Step 4: Develop the Initial Creative Roadmap

At this point, we’ve completed all of our initial creative and client research. Now it’s time to bring it all together and develop the creative roadmap for the next month. 

We deliver new creative assets to our clients weekly. So when beginning to work with a new creative client, we like to iron out the roadmap for the first month, so this nets out to four creative concepts we need to develop tickets for. 

At Thesis we work on a creative ticketing system: 

  1. Tickets are created by a team’s creative director or growth manager, which contain information about the concept we wish to execute on. 
  2. The ticket is sent via a project management software to be prioritized by the Growth Director, who will prioritize projects for the week. At this point, video editors are selected for each ticket. 
  3. A few days before the submission deadline, a video editor will begin the post-production work that is outlined in the ticket. 
  4. Each ticket will result in 3-6 assets that are executing on the same strategy, but each have one differing variable that is being tested; like the hook for instance. 

If UGC creators or studio production is needed, that is a completely separate process and can take 3-4 weeks to receive finalized assets. 

Typically, our creative roadmaps live inside a Google Sheets document so that we can track the creation and performance of each creative batch. 

But how do we decide on which concepts to execute on?

Once we get to this stage and have already completed our competitor research, we tend to have a pretty good idea of what kinds of creative concepts to test first. 

If the growth and creative teams need additional ideas, we also have Notion boards of our favorite creative concepts. We simply select the creative concepts and write out the tickets for the post-production team to execute on. 

And how do we zero in on the messaging that will make users convert? 

Specifically when scripting out UGC content, we lean into a simple outline that we can plug and play with all the research we had already conducted.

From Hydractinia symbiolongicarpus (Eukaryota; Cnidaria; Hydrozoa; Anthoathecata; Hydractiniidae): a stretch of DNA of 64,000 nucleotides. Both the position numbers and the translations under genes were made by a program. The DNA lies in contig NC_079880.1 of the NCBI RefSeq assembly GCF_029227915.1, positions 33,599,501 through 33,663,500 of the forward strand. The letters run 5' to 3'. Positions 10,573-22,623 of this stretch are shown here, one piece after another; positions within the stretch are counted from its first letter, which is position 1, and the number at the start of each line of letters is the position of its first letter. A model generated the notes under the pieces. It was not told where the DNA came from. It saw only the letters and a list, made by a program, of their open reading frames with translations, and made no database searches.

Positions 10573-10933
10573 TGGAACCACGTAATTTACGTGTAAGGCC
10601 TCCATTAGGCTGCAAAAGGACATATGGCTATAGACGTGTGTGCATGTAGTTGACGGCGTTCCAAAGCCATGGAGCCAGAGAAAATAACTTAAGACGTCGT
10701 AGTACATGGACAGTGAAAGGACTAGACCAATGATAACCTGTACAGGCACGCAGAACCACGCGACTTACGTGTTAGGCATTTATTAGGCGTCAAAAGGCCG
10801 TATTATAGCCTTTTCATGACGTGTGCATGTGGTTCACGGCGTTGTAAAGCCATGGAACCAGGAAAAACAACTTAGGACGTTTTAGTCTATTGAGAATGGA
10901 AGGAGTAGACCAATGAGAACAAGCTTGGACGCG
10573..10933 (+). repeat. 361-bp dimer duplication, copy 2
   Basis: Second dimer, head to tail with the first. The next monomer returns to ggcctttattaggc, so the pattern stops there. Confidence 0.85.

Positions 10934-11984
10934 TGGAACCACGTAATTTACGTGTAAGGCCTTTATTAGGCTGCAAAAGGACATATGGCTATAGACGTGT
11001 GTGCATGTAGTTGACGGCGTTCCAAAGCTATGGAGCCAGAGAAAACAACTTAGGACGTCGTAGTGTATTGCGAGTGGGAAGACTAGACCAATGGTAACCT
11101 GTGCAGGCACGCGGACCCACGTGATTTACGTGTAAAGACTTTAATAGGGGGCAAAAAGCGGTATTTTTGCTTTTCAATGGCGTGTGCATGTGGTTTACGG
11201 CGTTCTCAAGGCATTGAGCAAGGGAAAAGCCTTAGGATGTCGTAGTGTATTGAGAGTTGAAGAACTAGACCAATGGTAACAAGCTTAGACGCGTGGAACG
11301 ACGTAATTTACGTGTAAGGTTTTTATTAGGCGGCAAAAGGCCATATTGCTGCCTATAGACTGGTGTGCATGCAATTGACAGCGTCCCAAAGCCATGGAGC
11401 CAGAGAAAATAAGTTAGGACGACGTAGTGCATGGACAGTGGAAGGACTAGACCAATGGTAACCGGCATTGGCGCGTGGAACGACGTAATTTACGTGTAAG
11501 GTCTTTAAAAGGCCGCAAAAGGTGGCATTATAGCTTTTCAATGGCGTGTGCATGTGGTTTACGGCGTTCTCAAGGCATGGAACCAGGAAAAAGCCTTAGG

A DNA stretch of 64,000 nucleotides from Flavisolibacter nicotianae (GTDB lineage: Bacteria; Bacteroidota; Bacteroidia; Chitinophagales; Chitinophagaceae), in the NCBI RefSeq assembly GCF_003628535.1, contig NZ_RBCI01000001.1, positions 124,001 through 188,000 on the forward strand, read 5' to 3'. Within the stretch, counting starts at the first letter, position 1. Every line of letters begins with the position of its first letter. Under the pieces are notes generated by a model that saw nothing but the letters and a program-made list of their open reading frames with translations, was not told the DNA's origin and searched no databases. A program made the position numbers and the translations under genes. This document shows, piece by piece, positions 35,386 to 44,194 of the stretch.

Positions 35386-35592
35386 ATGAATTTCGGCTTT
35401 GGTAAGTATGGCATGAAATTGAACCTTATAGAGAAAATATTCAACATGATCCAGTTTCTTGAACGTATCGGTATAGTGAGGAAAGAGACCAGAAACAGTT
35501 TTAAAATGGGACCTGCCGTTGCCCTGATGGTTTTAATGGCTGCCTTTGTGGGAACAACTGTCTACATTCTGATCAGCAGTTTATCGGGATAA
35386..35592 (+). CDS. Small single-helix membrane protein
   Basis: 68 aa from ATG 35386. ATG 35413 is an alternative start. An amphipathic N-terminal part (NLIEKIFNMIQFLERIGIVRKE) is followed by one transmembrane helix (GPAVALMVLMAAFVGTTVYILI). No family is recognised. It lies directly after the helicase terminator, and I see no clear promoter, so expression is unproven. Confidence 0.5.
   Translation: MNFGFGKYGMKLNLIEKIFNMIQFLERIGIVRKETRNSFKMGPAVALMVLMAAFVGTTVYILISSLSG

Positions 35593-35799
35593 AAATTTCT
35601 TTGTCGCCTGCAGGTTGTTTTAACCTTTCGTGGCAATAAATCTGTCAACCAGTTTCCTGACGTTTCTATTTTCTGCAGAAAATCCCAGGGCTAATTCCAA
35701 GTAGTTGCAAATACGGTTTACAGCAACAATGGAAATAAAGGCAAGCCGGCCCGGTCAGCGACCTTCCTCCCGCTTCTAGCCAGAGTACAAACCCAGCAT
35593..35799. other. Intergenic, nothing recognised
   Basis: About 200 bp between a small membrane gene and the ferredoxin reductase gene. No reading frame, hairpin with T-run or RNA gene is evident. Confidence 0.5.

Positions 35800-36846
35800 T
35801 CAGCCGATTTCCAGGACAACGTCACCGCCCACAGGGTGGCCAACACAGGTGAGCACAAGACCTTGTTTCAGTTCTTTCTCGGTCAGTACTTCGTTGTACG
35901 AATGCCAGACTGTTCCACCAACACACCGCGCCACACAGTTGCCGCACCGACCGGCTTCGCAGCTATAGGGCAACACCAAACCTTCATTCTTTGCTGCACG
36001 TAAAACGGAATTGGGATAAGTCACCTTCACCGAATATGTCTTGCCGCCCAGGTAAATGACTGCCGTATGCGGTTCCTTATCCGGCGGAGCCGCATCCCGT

This is what the typical UGC outline looks like: 

  1. Hook (What imagery and messaging can we use to stop users in the first 3 seconds?)
  2. Problem Agitator (How can we agitate or further describe a problem that the user experiences?)
  3. Product Introduction (Introduce the product as a solution to the problem.)
  4. Product How-To (If there is a quiz or some kind of detailed instruction to prep users for)
  5. Product Benefits/Testimonial (Showcase the best benefits and testimonials relating to the product.)
  6. CTA (Tell the user what to do… aka buy the product)

A sample script could look something like this: 

  • Cramps. Migraines. Mood swings. Heavy bleeding. 
  • I’ve read all of these books to try to take control of my health and control my awful period symptoms.
  • That’s why I was so glad to discover Elix recently on an Instagram ad. Elix is a custom blend filled with all natural herbs and botanicals that is tailored especially to my body. 
  • All you have to do is take a quick 10 minute quiz. And then Elix is delivered right to your door every single month. 
  • I used to get debilitating headaches and cramps that would keep me in bed once a month. 
  • If you want to take control of your period in 2022, be sure to give Elix a try. 


  1. Iron out the first few creative assets that you want to develop. 
  2. If applicable, write out a script to be used to UGC. 
  3. Begin creating :) 

Step 5: Our Ongoing Process

Everything up until this point is essentially how we onboard creative clients and begin formulating their creative strategy. But their creative strategy is by no means “finished”. It still requires ongoing work and check-ins to make sure that we’re always learning from the assets we create and iterating to make improvements going forward. 

In a nutshell, our ongoing creative process looks something like this: 

  1. Creative meetings are held once monthly with the client to go over tested creative and learnings. Here we will also iron out the roadmap for another ~4 weeks. 

      2. Once per week, a batch will be delivered. 

      3. Each batch will go through a QA and approval process. That looks something like this: 

            a.   Asset is completed by a video editor > The asset is QA’d by a Growth Lead > Once approach internally, the asset is sent to the client > If necessary, changes are made > Once the asset is approved and finalized, it is launched into the account > The asset is monitored daily for performance. 

     4. Analysis is done ~weekly to scale or kill creative tests. 

      5. Ongoing research to be conducted throughout the month: 

            a.    Internal (to the brand): 

                      i.     Looking at recent email blasts

                      ii.    Checking in on social media channels for content opportunities

            b.    External (to the brand):

                      i.      Competitor research on Ad Libraries

                      ii.     Research on industry and platform trends

      6. Which brings us back to our monthly creative meetings! 


Creative strategy research is NEVER over. You’re always analyzing and strategizing to GET better.